When I said I was never scared while playing this game, I might have lied a bit. There was a moment I was scared and it had to do with the gameplay. Traditional movement in VR can be sickening, so Weeping Doll uses another style that’s might look weird but works quite well. Basically, the left analog stick (or the D-Pad) creates a transparent version of your character which you can move around and then teleport to that location. It was weird when I first starting using it, but I ended up liking the movement style. I was surprised how well it worked. I never got sick throughout the game, while Here They Lie, which has a traditional movement scheme, got me feeling a little woozy in it’s demo. Anyway, it’s easy to press the D-Pad or the analog stick and forgetting that you did, then when turning your head you’re surprised with a ghostly version of you standing behind you. To get scared in this game I basically had to trick myself into scaring myself.

Ahhh! Oh wait, it's just my soul.

Ahhh! Oh wait, it’s just my soul.

 

The other part of gameplay relies on solving some very simple puzzles. The R2 and L2 button can be used to grab things in your right and left arm respectively, then placing, combining, and interacting with items makes up the games puzzles. As simple as they were, I did find them fun and wish that there were more of them.

The most frustrating part of the game was while solving once of these puzzles. Weeping Doll has a bug that crashes the game and drops you to the PS4 UI every time you attempt to solve it. I was able to figure out a way to solve the puzzle and avoid the crash, but I bet most would give up at that point. It took dozens of crashes before I figured out a way to avoid them. The bug seems to be related to using the reset to checkpoint button, so until the game is updated I would avoid using it. There’s no need to use the button anyway, and I was just testing out what it does.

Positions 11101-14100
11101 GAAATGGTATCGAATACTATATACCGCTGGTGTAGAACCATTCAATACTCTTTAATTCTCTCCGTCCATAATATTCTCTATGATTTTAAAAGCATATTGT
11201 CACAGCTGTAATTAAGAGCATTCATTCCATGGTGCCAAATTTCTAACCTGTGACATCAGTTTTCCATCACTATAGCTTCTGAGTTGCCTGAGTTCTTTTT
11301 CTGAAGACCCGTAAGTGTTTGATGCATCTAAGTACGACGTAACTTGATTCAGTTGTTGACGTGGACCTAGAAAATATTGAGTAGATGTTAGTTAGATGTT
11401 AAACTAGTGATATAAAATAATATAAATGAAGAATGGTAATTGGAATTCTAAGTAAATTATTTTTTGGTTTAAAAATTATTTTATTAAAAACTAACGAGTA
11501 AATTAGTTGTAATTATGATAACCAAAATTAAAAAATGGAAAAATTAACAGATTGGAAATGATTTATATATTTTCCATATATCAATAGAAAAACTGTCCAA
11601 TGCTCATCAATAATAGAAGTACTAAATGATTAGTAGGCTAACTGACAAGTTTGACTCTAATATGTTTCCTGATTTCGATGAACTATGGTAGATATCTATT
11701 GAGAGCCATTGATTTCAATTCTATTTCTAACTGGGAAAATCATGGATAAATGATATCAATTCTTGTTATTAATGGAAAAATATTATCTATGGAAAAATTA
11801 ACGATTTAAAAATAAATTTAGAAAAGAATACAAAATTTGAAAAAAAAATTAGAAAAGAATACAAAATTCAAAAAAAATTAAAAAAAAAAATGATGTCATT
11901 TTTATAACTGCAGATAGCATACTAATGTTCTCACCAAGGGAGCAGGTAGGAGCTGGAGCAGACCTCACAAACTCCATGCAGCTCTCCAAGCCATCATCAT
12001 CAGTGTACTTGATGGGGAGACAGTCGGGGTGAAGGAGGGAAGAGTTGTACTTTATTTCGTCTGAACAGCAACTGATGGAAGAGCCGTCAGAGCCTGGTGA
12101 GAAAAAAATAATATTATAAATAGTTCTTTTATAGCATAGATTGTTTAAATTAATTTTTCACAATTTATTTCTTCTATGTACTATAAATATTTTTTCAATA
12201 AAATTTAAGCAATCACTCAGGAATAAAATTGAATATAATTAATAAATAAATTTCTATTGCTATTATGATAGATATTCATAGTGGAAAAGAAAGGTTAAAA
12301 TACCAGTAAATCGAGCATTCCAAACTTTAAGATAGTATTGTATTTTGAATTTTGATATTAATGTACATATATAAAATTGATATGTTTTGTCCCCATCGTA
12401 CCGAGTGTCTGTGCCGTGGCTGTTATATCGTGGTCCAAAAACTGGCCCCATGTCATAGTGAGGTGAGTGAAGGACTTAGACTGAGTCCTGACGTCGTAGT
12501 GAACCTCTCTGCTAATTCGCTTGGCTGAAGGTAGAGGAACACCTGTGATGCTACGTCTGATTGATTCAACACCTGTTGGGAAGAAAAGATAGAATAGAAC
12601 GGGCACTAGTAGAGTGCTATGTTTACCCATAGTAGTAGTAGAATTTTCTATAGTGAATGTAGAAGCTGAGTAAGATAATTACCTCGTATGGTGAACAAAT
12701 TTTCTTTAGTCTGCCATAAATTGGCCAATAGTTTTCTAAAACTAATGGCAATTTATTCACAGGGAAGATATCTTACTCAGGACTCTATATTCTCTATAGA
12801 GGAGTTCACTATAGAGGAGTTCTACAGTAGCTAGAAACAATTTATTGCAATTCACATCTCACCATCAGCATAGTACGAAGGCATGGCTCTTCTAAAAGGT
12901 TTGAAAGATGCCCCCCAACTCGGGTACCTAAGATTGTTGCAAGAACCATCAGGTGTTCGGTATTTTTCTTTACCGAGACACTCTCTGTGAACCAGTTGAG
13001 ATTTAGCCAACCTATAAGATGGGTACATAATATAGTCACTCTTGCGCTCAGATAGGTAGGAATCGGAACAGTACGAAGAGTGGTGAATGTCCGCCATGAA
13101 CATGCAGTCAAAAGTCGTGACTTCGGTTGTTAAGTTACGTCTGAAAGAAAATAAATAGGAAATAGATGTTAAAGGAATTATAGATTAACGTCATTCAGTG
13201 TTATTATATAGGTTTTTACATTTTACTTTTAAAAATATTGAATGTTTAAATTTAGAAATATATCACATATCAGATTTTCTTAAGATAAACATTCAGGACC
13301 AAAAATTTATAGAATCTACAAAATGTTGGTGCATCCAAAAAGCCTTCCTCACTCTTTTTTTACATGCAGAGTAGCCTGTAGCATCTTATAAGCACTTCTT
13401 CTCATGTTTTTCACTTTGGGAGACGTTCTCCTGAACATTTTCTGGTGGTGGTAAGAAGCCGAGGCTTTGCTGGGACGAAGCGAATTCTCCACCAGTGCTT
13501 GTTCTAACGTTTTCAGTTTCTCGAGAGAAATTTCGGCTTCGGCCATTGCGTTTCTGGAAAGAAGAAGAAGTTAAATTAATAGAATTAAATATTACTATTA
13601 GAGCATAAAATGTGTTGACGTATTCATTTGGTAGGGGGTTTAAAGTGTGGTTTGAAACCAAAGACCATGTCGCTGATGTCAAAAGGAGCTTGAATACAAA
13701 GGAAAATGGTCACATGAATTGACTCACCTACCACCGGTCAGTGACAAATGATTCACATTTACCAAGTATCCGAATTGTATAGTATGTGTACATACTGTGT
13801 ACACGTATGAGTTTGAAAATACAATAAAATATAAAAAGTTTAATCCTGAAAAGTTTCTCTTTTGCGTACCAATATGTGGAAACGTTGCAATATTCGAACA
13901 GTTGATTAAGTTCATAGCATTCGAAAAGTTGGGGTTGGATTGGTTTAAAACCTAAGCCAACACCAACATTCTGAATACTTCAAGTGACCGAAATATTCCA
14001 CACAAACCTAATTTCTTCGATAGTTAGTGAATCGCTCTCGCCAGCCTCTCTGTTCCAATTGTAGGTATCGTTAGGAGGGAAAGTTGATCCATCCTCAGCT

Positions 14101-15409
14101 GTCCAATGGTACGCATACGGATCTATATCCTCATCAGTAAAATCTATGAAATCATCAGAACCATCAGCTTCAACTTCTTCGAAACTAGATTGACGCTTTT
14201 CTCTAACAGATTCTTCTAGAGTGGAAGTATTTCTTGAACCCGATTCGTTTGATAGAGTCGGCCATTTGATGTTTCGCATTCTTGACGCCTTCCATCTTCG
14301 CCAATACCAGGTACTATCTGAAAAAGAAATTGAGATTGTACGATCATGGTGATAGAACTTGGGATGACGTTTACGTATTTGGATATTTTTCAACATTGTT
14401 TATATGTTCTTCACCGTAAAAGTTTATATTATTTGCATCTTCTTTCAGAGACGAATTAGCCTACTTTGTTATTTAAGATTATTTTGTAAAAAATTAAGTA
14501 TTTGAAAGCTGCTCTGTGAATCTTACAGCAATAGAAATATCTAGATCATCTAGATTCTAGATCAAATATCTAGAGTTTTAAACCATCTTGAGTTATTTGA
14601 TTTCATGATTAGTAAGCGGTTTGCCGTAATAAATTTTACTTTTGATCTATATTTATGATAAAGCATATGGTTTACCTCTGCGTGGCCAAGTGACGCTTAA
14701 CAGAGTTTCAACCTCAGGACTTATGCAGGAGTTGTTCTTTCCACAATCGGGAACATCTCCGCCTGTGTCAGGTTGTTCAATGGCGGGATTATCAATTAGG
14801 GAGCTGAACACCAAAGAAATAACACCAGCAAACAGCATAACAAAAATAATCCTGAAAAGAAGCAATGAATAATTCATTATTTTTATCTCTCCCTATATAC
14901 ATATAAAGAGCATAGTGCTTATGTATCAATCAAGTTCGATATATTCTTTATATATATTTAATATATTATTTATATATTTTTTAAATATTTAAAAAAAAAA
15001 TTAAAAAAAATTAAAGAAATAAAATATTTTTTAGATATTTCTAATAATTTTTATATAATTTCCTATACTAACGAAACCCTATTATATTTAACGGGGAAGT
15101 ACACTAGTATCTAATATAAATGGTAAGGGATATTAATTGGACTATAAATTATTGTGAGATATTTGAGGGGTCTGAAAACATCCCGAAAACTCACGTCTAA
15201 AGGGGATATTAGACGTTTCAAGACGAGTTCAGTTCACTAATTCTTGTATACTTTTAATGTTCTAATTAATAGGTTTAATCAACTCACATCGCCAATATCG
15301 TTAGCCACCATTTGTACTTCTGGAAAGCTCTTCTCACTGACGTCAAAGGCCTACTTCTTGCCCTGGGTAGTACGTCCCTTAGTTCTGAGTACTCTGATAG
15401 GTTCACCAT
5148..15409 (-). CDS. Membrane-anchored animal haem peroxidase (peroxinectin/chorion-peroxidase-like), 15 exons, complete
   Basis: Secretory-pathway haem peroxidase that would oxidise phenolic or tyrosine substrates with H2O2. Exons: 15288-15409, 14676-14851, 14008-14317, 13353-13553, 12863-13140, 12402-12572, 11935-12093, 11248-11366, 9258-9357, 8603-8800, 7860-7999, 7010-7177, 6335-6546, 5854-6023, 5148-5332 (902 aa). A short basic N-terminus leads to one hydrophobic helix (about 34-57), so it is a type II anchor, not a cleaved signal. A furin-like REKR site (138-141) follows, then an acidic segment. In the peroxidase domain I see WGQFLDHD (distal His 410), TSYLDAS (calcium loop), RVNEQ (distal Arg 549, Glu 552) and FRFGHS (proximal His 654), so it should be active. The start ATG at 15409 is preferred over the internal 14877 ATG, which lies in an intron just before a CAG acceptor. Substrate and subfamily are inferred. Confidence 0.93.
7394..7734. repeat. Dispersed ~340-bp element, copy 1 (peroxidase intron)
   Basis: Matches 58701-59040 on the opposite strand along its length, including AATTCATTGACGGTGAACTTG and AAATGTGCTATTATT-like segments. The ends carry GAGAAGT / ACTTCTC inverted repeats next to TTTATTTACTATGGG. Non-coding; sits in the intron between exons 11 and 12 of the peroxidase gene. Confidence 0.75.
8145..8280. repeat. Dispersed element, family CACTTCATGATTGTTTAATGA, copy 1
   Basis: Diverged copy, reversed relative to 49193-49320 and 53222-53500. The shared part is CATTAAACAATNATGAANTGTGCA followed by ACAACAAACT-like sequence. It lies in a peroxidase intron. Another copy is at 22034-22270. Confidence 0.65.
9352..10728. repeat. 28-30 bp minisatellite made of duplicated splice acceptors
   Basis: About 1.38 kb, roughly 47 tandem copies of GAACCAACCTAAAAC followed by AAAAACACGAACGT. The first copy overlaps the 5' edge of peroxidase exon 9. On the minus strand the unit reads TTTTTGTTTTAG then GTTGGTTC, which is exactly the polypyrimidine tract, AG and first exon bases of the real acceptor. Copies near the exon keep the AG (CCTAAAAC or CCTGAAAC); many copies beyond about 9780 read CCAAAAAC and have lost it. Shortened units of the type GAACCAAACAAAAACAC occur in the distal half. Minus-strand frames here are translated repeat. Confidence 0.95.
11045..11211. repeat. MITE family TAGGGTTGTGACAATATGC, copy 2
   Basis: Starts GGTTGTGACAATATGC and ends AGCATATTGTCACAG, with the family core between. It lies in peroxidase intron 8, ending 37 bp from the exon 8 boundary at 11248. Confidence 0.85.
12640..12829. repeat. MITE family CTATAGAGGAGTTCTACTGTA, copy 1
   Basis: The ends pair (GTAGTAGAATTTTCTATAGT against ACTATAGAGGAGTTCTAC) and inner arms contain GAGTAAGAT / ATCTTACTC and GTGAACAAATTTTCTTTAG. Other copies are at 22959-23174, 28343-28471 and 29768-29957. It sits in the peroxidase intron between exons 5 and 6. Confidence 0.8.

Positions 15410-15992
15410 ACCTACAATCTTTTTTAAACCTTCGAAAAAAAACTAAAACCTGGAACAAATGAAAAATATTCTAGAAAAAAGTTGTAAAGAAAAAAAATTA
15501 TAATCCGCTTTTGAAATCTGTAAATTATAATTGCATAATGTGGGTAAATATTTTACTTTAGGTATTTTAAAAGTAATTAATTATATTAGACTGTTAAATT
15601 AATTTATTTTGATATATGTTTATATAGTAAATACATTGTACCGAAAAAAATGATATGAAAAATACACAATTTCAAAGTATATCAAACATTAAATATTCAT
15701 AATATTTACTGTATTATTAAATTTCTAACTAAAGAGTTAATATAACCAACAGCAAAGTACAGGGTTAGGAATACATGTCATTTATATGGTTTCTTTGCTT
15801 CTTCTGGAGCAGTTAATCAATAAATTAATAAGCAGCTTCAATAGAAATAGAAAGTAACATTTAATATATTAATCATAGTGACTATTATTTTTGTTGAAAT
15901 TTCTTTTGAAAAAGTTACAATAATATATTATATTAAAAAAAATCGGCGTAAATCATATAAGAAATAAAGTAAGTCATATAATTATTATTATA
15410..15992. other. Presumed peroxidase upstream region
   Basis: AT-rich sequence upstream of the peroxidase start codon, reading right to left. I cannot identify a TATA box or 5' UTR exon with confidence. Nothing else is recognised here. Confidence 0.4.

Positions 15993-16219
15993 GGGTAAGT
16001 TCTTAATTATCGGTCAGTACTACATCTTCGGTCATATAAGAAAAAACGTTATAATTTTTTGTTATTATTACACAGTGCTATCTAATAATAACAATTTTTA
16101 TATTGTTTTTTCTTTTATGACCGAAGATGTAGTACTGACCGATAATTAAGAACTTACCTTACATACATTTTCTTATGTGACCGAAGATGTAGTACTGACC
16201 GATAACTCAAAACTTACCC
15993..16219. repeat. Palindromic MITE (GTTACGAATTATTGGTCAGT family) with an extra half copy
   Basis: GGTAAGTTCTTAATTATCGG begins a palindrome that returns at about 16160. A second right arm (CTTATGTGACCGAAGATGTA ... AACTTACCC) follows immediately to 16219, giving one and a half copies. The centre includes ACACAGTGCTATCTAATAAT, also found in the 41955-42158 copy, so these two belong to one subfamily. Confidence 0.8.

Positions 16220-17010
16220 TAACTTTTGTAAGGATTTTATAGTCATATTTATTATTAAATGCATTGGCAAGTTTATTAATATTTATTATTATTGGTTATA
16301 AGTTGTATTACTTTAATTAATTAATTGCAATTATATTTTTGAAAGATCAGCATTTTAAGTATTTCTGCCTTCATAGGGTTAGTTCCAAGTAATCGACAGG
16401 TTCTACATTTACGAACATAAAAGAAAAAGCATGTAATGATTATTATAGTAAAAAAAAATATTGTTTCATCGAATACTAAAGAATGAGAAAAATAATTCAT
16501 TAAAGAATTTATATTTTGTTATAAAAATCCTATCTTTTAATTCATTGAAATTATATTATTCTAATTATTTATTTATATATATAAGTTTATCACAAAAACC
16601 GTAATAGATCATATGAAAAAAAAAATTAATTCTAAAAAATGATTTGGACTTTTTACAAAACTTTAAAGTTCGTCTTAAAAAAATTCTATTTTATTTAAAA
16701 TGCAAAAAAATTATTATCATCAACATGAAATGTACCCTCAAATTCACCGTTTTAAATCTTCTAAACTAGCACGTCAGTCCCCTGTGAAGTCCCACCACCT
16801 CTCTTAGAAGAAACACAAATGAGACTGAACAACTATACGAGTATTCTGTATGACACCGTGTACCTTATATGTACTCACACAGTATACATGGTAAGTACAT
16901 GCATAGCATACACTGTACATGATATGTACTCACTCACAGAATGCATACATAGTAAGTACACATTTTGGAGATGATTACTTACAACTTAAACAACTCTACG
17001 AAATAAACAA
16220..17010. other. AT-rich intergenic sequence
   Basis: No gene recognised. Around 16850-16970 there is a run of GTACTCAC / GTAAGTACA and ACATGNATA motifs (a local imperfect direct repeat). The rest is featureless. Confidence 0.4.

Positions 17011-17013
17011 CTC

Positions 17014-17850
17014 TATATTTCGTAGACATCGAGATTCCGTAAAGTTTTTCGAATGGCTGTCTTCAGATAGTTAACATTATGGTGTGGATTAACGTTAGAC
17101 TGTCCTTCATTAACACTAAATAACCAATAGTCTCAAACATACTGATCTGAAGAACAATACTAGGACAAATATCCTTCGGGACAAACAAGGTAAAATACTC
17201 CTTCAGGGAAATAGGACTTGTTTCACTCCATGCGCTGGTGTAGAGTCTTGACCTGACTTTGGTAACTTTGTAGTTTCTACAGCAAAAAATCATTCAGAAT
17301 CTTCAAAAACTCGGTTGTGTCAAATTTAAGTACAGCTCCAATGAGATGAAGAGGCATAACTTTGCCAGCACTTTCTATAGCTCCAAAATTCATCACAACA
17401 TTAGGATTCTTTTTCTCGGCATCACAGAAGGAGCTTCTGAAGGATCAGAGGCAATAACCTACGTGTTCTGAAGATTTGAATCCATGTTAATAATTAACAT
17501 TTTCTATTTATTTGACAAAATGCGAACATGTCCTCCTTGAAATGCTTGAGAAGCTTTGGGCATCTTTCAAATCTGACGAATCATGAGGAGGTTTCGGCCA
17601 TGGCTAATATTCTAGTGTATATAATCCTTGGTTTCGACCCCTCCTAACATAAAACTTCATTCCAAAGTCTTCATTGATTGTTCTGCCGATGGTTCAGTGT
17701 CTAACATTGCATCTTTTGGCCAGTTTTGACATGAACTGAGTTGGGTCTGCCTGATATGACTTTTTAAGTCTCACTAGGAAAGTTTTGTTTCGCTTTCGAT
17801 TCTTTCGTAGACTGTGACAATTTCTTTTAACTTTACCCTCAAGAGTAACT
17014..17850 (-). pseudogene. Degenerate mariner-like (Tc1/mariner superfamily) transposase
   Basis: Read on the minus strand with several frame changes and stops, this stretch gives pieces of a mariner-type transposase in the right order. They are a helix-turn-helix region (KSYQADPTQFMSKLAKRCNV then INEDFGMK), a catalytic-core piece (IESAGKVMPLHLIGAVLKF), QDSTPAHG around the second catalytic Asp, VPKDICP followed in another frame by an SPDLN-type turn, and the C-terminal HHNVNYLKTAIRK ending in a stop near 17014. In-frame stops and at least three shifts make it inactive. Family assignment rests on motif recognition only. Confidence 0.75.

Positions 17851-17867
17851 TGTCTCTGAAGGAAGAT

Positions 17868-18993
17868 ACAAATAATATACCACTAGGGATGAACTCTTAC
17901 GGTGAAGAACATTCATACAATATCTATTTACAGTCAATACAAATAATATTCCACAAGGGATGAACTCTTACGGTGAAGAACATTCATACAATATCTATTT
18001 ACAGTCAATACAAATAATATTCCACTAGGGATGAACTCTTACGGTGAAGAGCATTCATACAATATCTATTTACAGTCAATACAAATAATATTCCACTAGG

The story of the game is interesting, but like most horrors the ending is left intentionally ambiguous. In fact, it doesn’t really end. I had to go to the trophy list to check and make sure I finished the game. Although the way credits are handled is pretty cool, and I wouldn’t really put the weird ending against them as it’s one of the only new and interesting things Weeping Doll does.

One of the weirdest things about the story is the voice acting. It’s mostly acceptable considering the game is by non-English indie devs, but there’s one particular scene which has some of the worst voice acting I have ever heard. It’s so bad that it’s hilarious and then sad and then just plain bad again. To avoid spoilers I can’t say much more about it, but you’ll know it when you hear it.

Weeping Doll is a disappointing entry into the VR horror genre, but I’m still really excited to see what the devs work on next. They have a good framework and engine, it just seems their intentions are wrongly placed. I can see why they wanted to avoid making the game too scary, but I hope they learn their lesson and don’t hold back on their next title. Don’t be afraid to make your horror game scary or make the puzzle gameplay more difficult. It also wouldn’t hurt to work on the voice acting.

Bet you thought i was kidding when i said lit up like a Christmas tree. At least Stranger Things made it scary.

Bet you thought i was exaggerating when i said lit up like a Christmas tree. At least Stranger Things made it scary.


About the Author

Adeem Khan